Yesterday, the minutes of the most recently concluded MPC monetary policy meeting revealed that Adam Posen, one of the two dudes who were rallying for an increase in the asset purchase program, joined the majority in seeking for no change.
This came as an extremely huge surprise to the market because Posen was one of the Bank of England's (BOE) most dovish members. Last month, he, together with David Miles, had called for a 25 billion GBP increase to the central bank's asset purchase program.
If I recall correctly, he was also the one who had been aggressively pushing for more easing loooooooooong before the central bank's decision last October to increase the asset purchase program. Now, Miles is a lone wolf!
According to the minutes, Posen switched his vote because of the U.K.'s old nemesis - inflation! I think this is completely understandable, especially after seeing the CPI report for March. It showed that the inflation rate picked up for the first time in six months, rising to 3.5% from 3.4%.
Though the central bank predicts that inflation will probably fall below their 2% target before the year ends, there are still some risks involved. One such risk is the surging oil and gas prices. Since February, these commodities have jumped 5%. BOE Deputy Paul Tucker said that if this continues, inflation might stay upwards of 3% throughout 2012.
Don't get me wrong, the fact that one ultra-dovish member decided to switch sides doesn't necessarily mean that the U.K. has fully escaped the need for stimulus. As a matter of fact, the central bank itself acknowledges that the economy is still in danger of recession.
In Q4 2011, GDP shrank by 0.3%, and rumor has it that the U.K. may see another negative figure when the GDP report for Q1 2012 comes out next week. Keep in mind, back-to-back quarters of negative growth is the textbook definition of a recession!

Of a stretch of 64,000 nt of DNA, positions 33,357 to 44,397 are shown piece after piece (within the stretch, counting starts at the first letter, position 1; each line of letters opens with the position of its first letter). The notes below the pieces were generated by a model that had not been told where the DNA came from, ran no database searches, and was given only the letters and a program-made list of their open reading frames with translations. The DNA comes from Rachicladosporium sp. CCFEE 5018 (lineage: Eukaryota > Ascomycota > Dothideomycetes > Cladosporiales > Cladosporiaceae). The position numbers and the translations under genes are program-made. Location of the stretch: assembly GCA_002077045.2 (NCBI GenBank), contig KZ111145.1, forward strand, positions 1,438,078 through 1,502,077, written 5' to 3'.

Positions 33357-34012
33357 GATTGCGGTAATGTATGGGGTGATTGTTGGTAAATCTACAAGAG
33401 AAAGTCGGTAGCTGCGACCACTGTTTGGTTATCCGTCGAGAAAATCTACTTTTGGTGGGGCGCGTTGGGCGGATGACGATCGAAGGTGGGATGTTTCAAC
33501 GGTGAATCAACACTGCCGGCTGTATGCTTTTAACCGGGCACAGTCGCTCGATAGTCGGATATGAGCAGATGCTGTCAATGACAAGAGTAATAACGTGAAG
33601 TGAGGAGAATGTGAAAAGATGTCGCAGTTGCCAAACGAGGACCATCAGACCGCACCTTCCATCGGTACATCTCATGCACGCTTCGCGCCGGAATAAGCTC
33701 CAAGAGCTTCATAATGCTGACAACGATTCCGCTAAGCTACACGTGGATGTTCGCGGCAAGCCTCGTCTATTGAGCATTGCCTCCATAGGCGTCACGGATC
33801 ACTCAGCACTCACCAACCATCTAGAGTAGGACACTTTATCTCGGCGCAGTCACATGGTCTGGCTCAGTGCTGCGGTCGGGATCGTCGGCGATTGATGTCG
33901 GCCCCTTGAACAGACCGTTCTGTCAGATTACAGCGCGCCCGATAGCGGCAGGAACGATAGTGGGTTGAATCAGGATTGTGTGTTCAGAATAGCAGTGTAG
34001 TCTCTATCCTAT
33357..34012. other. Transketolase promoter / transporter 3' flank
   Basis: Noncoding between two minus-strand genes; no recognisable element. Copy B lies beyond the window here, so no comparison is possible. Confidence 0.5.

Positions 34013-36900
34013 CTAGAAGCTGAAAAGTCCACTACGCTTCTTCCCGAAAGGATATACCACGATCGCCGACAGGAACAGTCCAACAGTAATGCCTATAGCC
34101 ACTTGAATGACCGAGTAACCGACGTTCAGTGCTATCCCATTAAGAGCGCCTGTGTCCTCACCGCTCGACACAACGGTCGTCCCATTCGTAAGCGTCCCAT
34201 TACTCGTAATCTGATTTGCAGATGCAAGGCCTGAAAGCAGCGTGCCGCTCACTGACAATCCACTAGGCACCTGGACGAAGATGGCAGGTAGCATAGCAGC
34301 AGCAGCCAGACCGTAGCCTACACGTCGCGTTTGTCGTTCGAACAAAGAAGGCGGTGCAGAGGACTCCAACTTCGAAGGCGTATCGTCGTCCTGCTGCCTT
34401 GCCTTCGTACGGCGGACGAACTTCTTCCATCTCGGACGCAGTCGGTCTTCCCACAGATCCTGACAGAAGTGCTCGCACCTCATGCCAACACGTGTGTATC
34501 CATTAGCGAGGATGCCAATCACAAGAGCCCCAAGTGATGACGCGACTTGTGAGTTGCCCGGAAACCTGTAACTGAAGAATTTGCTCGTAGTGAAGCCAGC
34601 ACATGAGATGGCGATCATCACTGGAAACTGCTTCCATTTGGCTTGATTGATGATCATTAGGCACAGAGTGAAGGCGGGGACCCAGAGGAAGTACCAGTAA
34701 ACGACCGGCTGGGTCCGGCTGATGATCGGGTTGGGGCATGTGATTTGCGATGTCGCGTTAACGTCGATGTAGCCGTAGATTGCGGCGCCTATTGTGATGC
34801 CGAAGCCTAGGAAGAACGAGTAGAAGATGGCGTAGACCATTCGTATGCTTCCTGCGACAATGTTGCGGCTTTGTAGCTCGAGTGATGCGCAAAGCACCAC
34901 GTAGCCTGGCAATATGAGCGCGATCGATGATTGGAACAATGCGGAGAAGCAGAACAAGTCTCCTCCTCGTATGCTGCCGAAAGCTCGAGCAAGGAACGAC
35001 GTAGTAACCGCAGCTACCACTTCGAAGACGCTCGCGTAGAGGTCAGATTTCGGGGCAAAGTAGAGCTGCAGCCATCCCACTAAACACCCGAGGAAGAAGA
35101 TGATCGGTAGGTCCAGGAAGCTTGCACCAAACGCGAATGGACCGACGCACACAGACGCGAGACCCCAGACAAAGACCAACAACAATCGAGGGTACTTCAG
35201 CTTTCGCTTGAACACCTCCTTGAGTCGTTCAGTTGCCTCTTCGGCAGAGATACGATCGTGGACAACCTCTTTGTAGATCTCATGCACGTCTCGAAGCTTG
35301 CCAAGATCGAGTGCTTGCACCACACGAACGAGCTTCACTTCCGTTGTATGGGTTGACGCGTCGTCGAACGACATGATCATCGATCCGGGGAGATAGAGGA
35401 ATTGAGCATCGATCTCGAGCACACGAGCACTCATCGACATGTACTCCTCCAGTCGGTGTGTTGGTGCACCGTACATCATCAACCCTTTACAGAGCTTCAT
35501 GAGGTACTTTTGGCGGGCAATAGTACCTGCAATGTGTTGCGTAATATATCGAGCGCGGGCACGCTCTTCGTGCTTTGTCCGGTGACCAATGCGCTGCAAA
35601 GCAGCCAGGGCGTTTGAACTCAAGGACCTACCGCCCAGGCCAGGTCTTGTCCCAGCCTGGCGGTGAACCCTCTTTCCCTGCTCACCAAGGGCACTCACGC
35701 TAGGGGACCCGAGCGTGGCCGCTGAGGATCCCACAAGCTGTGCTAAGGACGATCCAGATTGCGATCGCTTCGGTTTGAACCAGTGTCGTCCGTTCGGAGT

When it comes down to it, the BOE has to perform a delicate balancing act; it must promote economic growth while keeping prices stable. Right now, with the manufacturing, construction, and services industries picking up steam, it seems that policymakers believe the need to keep inflation in check requires more attention.
So how does all of this affect the outlook for monetary policy?
Well, if you ask me, it seems like this could be game-changer. Just take a look at the charts! Following the release of the MPC meeting minutes, the British pound surged and broke key psychological levels against the dollar and the euro.
Why wouldn't it? After all, there's only one member remaining that sees the need to increase stimulus in the short-term. This all but kills hope for further easing in the BOE's next rate statement! And remember, there were a few market participants who were expecting the BOE to announce another round of quantitative easing (QE) after its current program expires in May.
While we can't completely rule out more QE this quarter, it's hard to deny that the probability that the BOE will ease its policy further has dropped significantly. As such, the sky seems to have opened up for the pound. Let's see if the markets will keep taking it to new heights!
- Adam Posen a Lone Wolf... For Now 06:03 24 September 2011
- MPC Meeting Minutes: What's King Up To Now? 05:26 19 March 2013
- 4 Reasons Why the BOE Could Implement More QE 05:45 07 February 2012
- BOE Meeting Minutes: No More Further QE? 05:37 22 November 2012
- BOE: Worried About the Pound? 05:36 22 March 2013